Later, Kelly said grimly, “We’re going to continue with creating our own breed standard.” Over the next several months, she and Dundlod and experts from the Indigenous Horse Society defined their own breed standards and subsequently translated them into Hindi. Registration with the society is now compulsory for anyone who wants to export horses or compete in the national indigenous horse show, and the National Research Centre on Equines in Hisar, India, and most other veterinary departments have accepted and agreed to disseminate Kelly and Dundlod’s breed standards.
A month after the Jodhpur conference, I met Dundlod again at the annual horse and camel fair held in Pushkar, Rajasthan, one of the Hindu religion’s most important pilgrimage sites. Each year for Kartik Poornima, a festival marking the full moon of the Hindu month of Kartik, more than 100,000 pilgrims come to the holy lake in the center of Pushkar to wash away their sins and make offerings at one of the 400 temples surrounding it. The same week, thousands of farmers and herdsmen, some of whom traveled on foot from up to 100 miles away, set up camp outside town, forming a huge outdoor livestock bazaar and the country’s largest gathering of horse breeders. These men had been excluded from the decision-making process at the conference. But because they bred the largest number of Marwari horses—earning their livings by providing prize horses for Hindu marriage ceremonies—no group was more important to the preservation effort.
Hundreds of white tents were spread out over the plain below. Camels drew carts at an easy lope over the dunes, and everywhere, I counted the bright turbans of the villagers who had brought animals to sell. The camps with the best horses were at the top of the hill near a Ferris wheel. At the bottom of the slope, the ranks of the camels began. Farther from town, and more rustic still, were the cattle and buffalo and the villagers who’d driven them here from countless miles away. Many of the horses and cattle were gaunt, their skeletons clearly visible beneath the skin. This was the third year in a row that the rains had not come to Rajasthan. Only the camels were thriving.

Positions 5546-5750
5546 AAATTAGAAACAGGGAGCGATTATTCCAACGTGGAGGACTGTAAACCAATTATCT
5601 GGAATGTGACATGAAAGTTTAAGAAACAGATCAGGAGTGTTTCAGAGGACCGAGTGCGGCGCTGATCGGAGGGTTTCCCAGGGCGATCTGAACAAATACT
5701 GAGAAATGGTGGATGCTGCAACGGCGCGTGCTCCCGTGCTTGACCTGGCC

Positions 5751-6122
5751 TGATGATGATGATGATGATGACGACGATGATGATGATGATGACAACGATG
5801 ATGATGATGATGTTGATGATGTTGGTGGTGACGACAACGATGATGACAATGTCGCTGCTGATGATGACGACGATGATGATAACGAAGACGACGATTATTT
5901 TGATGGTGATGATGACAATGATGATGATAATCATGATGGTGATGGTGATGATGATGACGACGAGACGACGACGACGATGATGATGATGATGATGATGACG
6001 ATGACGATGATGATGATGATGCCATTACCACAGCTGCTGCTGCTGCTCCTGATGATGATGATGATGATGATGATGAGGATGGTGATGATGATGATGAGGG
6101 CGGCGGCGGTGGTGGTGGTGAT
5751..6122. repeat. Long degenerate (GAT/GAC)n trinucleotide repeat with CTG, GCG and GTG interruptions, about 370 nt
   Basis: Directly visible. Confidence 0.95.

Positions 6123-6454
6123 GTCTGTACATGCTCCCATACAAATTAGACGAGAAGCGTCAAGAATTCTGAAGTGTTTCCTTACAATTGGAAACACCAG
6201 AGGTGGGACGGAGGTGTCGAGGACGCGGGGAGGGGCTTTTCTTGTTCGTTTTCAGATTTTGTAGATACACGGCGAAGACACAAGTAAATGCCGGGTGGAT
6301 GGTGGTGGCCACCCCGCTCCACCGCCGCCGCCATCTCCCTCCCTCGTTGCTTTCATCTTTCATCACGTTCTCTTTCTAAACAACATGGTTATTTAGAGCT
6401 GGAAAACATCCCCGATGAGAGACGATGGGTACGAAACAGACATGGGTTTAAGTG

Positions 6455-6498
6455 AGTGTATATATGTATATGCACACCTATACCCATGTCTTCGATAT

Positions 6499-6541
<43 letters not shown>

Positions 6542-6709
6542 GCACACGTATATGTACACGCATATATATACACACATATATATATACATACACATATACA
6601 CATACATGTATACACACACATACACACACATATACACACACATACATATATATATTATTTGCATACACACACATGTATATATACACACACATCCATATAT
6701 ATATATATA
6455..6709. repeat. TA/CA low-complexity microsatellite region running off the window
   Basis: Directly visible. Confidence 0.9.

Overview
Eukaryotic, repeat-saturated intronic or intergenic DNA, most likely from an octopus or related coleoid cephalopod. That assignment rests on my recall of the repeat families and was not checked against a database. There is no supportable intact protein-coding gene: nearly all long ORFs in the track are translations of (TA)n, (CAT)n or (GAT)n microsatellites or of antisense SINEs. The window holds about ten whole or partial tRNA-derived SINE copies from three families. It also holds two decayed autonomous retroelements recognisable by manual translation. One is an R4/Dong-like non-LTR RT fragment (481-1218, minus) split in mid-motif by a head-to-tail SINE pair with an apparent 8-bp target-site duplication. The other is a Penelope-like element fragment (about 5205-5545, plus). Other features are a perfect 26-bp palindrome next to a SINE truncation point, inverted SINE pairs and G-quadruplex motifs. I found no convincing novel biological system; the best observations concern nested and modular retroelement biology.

“There are no good horses this year,” Dundlod said when I found his camp opposite the Rajasthan Tourism Development Corporation’s tent village. “They’re asking me to take [second-rate animals] as safari horses for whatever price, because they can’t afford to keep them.”
For the next three days, a diverse assemblage of breeders drifted into the Dundlod camp offering horses. They did seem eager to sell, but it was also clear they were savvy salesmen, for which Kelly and Dundlod were surely at least partly responsible.
“I used to pick up horses for my rides say for about 20,000, 30,000 rupees [$450 -$700],” Dundlod said. “There was no emphasis on the breeding really. . . . Everything has changed. Seven years back, if I had to go and buy a horse and somebody said, ‘You pay a lakh of rupees’ [100,000 rupees, or about $2,300], I’d have said, ‘Oh my God, you’re crazy!’ But today I’m paying a lakh and a half, two lakhs.”
Those higher prices, in large part, reflect Kelly’s decision four years ago to ask $50,000 for Dilraj, her stallion in the United States—a fraction of the $150,000 routinely asked for top competition horses from established bloodlines, but a stupendous sum to India’s rustic breeders. News of the price, first published on her Marwari Bloodlines Web site (www.horsemarwari.com), spread rapidly. After Kelly and Dundlod exported their first horses in 2000, the price of top Marwaris within India has jumped from around $500-$600 to $3,000-$4,000. Dunlod and Kelly argue that the higher prices, combined with the government’s decision to lift the export ban, have given domestic breeders a strong incentive not only to take better care of their horses but also to document and preserve bloodlines to further increase the breed’s value.
Others remain unconvinced. According to Bixby, of the American Livestock Breeds Conservancy, the export market “seldom, maybe never” encourages local breeders. For Kelly to succeed, he says, she would need a few dozen animals with several stallions, a supportive breeder network and regular exchange with the larger population to prevent her animals from becoming genetically isolated from the original breed. “I can’t imagine an active interchange of genetics between the United States and India,” says Bixby, concluding, “I don’t think it’s a very strong project from a conservation standpoint.” Another skeptic is Satyendra Singh Chawra, a Rajput breeder sympathetic to Dundlod and Kelly’s general aims but convinced the time is not yet ripe for exports. “We are pathetically low on quality stock,” he says. “In fact, you can count on your fingers the really good specimens of this breed.” He continues: “One of the strongest arguments in favor of exports is that they have revived a lot of our dying handicrafts, but there’s a big difference between handicrafts and horses. There may be a demand [overseas]. But we at the moment do not have adequate stocks to meet that demand.”